Annoying isn’t it that excel cannot compute d prime or standard Error ‘in one fell sweep’. The solution, write your own function ðŸ™‚

## Writing your own functions

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- Open up a new workbook.

- Get into VBA (Press
**Alt+F11**)

- Insert a new module (
**Insert > Module**)

- – Copy and Paste the Excel user defined function examples –

- Get out of VBA (Press
**Alt+Q**)

- Use the functions (They will appear in the Paste Function dialog box,
**Shift+F3**, under the “User Defined” category)

If you want to use a UDF in more than one workbook, you can save your functions in your own custom add-in. Simply save your excel file that contains your VBA functions as an add-in file (**.xla**). Then load the add-in (**Tools > Add-Ins…**). *Warning!* Be careful about using custom functions in spreadsheets that you need to share with others. If they don’t have your add-in, the functions will not work when they use the spreadsheet.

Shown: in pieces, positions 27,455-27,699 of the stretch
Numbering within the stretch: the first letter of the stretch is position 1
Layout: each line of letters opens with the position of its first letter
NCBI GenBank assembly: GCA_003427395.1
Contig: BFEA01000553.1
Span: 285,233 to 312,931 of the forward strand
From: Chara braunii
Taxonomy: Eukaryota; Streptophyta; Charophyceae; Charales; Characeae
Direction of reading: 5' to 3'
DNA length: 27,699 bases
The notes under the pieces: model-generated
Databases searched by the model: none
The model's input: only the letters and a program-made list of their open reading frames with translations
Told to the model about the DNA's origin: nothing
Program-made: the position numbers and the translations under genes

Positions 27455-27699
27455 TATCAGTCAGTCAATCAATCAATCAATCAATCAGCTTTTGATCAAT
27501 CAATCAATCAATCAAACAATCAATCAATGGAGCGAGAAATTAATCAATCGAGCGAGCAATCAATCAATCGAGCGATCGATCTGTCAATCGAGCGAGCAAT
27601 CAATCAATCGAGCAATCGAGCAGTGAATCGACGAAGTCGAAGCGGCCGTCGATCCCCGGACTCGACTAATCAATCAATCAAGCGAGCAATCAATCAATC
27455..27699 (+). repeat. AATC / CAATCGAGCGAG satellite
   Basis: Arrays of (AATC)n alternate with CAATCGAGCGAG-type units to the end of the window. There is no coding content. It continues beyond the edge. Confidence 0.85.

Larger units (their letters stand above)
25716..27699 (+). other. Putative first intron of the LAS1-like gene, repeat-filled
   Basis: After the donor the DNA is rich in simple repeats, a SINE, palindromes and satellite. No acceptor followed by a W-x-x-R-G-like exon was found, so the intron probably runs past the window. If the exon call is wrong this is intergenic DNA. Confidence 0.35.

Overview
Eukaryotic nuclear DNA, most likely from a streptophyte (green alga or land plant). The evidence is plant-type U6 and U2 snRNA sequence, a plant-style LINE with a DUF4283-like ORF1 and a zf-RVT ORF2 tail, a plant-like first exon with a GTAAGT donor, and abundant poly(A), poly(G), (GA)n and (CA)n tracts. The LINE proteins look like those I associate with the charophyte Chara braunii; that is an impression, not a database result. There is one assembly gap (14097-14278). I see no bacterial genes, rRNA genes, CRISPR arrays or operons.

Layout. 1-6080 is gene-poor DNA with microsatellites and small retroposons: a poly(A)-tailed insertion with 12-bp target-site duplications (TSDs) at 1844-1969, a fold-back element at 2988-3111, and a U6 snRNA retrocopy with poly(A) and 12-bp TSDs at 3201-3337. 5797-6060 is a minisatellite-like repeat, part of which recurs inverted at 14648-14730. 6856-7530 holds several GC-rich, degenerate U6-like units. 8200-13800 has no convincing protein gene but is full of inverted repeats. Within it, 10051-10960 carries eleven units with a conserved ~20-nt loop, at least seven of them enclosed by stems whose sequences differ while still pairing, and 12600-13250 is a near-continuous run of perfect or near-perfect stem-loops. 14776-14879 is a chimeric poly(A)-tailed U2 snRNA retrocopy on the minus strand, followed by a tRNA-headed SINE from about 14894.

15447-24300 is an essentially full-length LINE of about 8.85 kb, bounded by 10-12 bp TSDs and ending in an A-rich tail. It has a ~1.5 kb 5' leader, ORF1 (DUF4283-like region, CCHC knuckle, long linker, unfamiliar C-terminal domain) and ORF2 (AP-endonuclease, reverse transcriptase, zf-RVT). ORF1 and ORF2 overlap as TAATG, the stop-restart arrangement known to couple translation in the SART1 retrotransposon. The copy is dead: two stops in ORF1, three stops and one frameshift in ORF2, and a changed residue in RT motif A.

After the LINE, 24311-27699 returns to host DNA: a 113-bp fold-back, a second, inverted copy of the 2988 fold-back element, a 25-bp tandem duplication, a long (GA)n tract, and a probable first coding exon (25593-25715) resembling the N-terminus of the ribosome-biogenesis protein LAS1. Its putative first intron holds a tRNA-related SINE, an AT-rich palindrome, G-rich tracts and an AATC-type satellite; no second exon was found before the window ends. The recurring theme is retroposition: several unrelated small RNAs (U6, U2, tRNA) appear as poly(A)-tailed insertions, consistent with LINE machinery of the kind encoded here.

### Benefits of User Defined Excel Functions

- Create a
**complex or custom math**function.

- Simplify formulas that would otherwise be extremely long
**“mega formulas”**.

**Diagnostics**such as checking cell formats.

- Custom
**text manipulation**.

- Advanced
**array formulas**and matrix functions.

### Useful additional stuff

By inserting the code – “Application.Volatile”, the function will re-calculate just like an in-built function. This should overcome the problem mentioned in the paragraph entitled Warning. For example:

Application.Volatile

### Example: d’

Function Dprime(Hit As Double, Falarm As Double)

Dprime = WorksheetFunction.NormSInv(Hit) – WorksheetFunction.NormSInv(Falarm)

End Function

### Example: standard error

Function StdErr(k As Range)

StdErr = (WorksheetFunction.StDev(k)) / Sqr(WorksheetFunction.Count(k))

End Function